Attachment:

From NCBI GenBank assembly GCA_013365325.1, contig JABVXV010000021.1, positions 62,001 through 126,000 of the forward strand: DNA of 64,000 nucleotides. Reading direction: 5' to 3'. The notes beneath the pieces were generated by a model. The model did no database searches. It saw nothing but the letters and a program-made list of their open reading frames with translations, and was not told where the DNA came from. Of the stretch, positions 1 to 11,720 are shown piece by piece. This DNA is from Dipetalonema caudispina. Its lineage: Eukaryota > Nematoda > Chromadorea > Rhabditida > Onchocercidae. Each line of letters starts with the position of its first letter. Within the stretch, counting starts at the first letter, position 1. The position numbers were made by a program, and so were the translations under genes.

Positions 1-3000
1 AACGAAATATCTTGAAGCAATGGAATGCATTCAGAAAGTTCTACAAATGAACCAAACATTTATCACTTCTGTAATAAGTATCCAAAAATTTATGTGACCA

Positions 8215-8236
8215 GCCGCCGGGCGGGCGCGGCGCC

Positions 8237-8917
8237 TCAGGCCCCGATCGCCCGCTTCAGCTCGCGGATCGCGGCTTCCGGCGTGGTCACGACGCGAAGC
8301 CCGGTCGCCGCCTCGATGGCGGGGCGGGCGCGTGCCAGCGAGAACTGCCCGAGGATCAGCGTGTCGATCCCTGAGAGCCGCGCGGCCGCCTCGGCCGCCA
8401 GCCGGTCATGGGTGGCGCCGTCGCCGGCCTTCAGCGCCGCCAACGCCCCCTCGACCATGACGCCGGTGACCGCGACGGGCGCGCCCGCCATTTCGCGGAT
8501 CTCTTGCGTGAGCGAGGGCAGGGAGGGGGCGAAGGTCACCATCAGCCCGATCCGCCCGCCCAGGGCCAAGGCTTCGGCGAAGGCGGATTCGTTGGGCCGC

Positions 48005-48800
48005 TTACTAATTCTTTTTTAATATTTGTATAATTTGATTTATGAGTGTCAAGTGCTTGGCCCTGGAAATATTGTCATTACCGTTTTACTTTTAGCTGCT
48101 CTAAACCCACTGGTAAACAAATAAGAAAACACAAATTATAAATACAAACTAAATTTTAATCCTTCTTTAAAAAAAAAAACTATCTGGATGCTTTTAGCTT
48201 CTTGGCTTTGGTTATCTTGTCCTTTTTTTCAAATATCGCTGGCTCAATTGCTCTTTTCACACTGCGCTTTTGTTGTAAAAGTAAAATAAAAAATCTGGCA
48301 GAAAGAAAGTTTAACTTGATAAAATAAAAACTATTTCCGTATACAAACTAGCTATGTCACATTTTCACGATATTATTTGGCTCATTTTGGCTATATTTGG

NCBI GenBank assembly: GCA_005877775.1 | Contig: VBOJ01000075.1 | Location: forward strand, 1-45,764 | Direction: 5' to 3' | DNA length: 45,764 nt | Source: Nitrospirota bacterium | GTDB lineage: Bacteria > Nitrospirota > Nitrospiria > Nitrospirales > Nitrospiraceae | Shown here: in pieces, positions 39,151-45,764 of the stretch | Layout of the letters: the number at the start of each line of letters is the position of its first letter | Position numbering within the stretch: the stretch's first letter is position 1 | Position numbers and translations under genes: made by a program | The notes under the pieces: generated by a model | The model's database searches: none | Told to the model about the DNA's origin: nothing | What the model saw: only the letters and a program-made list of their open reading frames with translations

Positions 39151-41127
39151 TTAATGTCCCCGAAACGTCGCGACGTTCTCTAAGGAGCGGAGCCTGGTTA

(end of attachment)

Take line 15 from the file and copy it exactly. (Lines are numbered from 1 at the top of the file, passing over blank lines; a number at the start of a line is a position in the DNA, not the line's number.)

48301 GAAAGAAAGTTTAACTTGATAAAATAAAAACTATTTCCGTATACAAACTAGCTATGTCACATTTTCACGATATTATTTGGCTCATTTTGGCTATATTTGG